Tuesday, November 24, 2009

Relationships Trump Academics

     I know. We must live up to the fine academic standards so many of the homeschool students have set, and since the education of our children sits squarely on our shoulders, we stress over academics on a regular basis.
     But as a homeschool mom who now faces an empty nest, I can assure you that my relationship with my kids is far more important than whether we fully covered physics or chemistry in their high school years. Or whether they can shoot out pages of impressive prose or still struggle with compositions. They can continue to learn the academics, but the type of relationship we form with them at home will last a lifetime.

     Here’s a few ideas to keep your relationships strong.

• Take time to play with your children.

• Find books, movies, or games that make you laugh together. (This may be one of the most important things you do with your children!) Laugh together!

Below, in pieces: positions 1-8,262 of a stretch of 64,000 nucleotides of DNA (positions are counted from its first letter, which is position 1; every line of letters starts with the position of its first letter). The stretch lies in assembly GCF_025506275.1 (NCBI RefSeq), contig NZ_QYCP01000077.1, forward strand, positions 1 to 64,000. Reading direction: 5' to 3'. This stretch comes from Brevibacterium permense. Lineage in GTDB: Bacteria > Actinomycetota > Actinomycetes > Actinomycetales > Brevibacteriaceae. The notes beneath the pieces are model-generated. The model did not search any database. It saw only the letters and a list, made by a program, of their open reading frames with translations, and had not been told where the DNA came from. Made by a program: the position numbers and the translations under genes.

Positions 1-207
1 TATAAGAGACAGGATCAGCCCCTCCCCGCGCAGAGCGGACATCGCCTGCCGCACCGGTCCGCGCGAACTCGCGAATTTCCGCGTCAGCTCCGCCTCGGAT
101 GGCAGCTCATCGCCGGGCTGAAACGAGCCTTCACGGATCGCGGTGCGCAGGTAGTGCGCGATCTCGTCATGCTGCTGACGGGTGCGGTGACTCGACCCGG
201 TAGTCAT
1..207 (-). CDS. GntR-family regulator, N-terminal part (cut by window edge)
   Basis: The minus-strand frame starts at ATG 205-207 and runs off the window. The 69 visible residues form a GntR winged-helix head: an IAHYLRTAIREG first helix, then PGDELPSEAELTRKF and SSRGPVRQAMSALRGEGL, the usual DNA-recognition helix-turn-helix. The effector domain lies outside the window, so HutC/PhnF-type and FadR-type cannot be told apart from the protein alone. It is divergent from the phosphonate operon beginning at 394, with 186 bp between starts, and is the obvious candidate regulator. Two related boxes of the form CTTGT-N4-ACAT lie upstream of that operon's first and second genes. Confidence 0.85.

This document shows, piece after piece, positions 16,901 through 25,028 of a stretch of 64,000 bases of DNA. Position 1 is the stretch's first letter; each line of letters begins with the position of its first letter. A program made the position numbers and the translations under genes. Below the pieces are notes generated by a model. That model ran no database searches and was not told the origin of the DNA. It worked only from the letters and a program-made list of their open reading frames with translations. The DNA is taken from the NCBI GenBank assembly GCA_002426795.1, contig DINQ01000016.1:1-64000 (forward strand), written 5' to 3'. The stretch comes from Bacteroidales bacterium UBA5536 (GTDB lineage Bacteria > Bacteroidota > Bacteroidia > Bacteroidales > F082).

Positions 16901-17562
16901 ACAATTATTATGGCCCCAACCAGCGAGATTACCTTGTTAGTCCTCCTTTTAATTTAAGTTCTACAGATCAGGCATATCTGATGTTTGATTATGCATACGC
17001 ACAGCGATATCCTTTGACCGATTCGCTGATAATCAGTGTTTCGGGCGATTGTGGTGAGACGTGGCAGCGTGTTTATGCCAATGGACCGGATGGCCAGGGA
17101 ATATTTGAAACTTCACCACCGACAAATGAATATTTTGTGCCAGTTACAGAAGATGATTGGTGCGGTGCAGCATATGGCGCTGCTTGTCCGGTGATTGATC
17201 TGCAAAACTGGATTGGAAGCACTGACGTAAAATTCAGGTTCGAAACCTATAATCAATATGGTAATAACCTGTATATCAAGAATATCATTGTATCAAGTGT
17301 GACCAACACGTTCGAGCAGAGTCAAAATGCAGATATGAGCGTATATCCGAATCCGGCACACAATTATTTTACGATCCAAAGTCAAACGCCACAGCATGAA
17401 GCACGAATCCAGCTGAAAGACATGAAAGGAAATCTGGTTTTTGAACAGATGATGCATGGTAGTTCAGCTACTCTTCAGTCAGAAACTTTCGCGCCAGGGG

• As long as they work for you most of the time, take some time off on days when things aren’t going so well.

• Learn about their interests. My son liked basketball, so I made a point to learn all I could about it. He’s now 28, but we still enjoy a good chin-wag over the pick-and-roll or what’s a good press break. (Be careful on this one. If you learn too much, they might tag you to coach a team!)

• Pray with them about things that matter to them.

• Refuse to condemn them. Instead, assure them they can come to you with their problems or failures.

• Make family meal times enjoyable with fun discussions. Give each one an opportunity to pick a topic.

• Enjoy the fine arts together: concerts, plays, good literature, art, crafts, etc.

• Affirm your confidence in their abilities.

• Refuse to allow stress over the academics rob you of a loving relationship.

What suggestions do you have for maintaining good relationships with your children?


  1. As a post-homeschool mom I agree! They have the rest of their lives to learn the incidentals and most employers are willing to train in everything but people skills. Where do those people skills come from? Strong family relationships!

  2. I like testing their people skills i.e. sending them to Grandma's house for a week. When the parents aren't around - you will be able to get a "true" report card on behavior skills. (Not to mention a week's rest.) lol.

    Blessings to you both!!!
    Lana @ ilovemy5kids